Ever since one of her leading men was killed on opening night, stage actress Joyce Heath has been labeled a jinx. Though formerly wildly successful, the jinx label has Joyce's career in ruins, and now, a shell of what she once was, she has turned to the bottle. While drinking gin in a cheap bar one night, Joyce is recognized by one of her ardent fans---architect Don Bellows (Franchot Tone); though Joyce really wants to be left alone in her drunkenness, Don proceeds to tell her how moved he was by her performance in Romeo and Juliet. When Joyce passes out, Don takes her to his home, where she can sleep off the liquor.
With a house in the country---to which he only goes on weekends---Don offers Joyce an invitation to stay for the week. In the beginning, Joyce drinks first thing in the morning, but by the time Don returns at the end of the week, she has begun to look and feel better.
Though Don's initial intent is to help Joyce rehabilitate her life and, thus, restore her career, things go further than that, and he ends up kissing her. Eventually, he breaks things off with his fiance, Gail Armitage (Margaret Lindsay), and asks Joyce to marry him. Additionally, though Joyce still thinks of herself as a jinx and tries to talk him out of it, Don puts up the money to produce the play which will re-launch her career.
Rehearsals of the play go well, and it is anticipated that the show will be a huge success. It seems as if life is smiling on Joyce Heath again and that the jinx is broken...but is it? How everything plays out is the balance of the film.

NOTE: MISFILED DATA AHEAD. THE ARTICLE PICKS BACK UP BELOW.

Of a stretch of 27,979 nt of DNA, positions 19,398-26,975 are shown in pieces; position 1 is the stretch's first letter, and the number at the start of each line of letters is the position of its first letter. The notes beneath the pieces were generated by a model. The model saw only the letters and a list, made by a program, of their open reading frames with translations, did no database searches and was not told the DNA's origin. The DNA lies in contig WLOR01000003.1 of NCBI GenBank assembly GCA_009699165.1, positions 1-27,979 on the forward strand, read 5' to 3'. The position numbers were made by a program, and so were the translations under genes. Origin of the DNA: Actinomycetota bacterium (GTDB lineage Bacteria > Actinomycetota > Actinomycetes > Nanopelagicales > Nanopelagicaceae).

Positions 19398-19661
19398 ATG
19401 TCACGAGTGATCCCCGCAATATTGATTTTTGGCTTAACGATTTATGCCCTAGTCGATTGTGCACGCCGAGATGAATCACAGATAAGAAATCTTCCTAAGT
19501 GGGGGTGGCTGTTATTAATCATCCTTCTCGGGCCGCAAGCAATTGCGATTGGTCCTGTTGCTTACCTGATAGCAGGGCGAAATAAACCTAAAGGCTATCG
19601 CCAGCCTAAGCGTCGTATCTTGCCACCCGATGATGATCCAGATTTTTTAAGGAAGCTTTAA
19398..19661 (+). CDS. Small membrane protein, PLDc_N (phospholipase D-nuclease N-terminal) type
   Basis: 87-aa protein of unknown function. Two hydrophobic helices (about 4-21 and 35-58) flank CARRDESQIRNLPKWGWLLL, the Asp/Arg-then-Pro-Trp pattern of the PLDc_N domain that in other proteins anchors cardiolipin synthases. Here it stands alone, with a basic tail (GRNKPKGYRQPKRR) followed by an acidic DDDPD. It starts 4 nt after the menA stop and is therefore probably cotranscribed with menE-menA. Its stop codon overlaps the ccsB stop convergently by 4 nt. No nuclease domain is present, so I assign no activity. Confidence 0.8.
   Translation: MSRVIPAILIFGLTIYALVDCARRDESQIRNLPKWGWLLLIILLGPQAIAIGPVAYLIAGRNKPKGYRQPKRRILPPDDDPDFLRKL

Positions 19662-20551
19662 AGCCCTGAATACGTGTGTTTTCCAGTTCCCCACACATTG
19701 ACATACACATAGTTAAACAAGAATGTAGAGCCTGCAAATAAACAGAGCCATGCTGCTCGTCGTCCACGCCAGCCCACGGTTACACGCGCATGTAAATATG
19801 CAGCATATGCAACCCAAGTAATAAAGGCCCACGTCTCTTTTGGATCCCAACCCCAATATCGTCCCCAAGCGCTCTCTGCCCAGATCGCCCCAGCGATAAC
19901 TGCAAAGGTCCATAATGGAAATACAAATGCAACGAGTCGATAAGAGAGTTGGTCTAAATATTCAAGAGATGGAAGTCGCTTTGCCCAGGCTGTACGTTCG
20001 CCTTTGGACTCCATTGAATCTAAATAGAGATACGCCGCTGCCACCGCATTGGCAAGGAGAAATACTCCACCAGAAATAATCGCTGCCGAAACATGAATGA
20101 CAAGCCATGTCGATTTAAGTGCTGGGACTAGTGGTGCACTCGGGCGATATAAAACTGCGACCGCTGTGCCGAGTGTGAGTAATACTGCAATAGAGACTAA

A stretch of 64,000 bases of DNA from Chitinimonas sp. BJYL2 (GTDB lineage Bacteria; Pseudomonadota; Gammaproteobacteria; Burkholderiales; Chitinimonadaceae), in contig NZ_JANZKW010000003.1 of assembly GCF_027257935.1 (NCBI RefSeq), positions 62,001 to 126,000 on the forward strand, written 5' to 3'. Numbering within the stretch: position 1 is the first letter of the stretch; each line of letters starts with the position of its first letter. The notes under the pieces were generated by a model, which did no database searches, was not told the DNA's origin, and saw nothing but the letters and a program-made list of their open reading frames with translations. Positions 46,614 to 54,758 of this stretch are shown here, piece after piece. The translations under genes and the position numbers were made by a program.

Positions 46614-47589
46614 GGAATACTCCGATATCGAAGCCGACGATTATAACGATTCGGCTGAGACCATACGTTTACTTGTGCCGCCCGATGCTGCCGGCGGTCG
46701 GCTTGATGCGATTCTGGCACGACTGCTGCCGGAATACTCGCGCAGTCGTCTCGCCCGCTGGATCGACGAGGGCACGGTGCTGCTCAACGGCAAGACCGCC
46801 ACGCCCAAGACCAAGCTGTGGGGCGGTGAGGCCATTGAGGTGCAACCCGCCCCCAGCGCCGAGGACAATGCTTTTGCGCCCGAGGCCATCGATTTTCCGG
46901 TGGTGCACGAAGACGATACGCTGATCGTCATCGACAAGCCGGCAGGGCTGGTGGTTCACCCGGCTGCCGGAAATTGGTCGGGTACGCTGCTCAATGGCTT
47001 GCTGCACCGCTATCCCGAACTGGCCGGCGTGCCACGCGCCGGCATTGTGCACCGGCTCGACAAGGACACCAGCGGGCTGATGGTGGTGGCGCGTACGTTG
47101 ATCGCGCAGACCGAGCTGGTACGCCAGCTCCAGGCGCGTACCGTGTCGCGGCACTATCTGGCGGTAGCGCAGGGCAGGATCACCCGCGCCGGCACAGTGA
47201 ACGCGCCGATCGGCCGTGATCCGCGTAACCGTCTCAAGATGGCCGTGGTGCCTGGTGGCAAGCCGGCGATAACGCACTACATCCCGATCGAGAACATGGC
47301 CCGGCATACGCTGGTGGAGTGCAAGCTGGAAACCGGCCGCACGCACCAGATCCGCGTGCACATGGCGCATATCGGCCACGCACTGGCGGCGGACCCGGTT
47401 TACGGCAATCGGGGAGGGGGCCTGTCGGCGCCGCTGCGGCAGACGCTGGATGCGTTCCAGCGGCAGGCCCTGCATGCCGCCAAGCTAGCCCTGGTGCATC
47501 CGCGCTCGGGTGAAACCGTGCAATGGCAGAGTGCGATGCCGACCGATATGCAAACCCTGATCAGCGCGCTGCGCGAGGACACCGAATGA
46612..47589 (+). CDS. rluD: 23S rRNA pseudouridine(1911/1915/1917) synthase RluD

Dangerous features another fabulous performance by the simply amazing Bette Davis. The character she portrays---struggling, boozing Joyce Heath---is complex, and it is those types of characters which allow Miss Davis's talent to shine brightly. Quite simply, I think she is the best dramatic actress of all time...nearly always turning out an Academy Award-winning performance. Interestingly, though she won the Oscar for her work in Dangerous, Bette is on record (per Robert Osborne's informational snippet) as saying that she didn't feel she deserved the win for this role. Though she thought her work in Of Human Bondage (for which she wasn't even nominated) the year before was Oscar worthy, she felt 1935's win belonged to Katharine Hepburn for her work in Alice Adams. Funny, I've seen Alice Adams, and I am absolutely not in agreement with Bette. I think she was beyond Oscar worthy here in Dangerous and that The Academy chose the right actress for the win. At any rate, Bette will absolutely not disappoint in this film.
Franchot Tone was kind and endearing. I really loved his character---a man of integrity and honesty. There was great chemistry between him and Miss Davis. It's easy to understand how love of that man could bring to life a years-long feud. There is a twist in this film---one which I never anticipated---and though I would have liked a different ending, I do think it had the right ending!!
Definitely see this one if you can. It's newly out on DVD (released last month), so you ought to be able to track it down.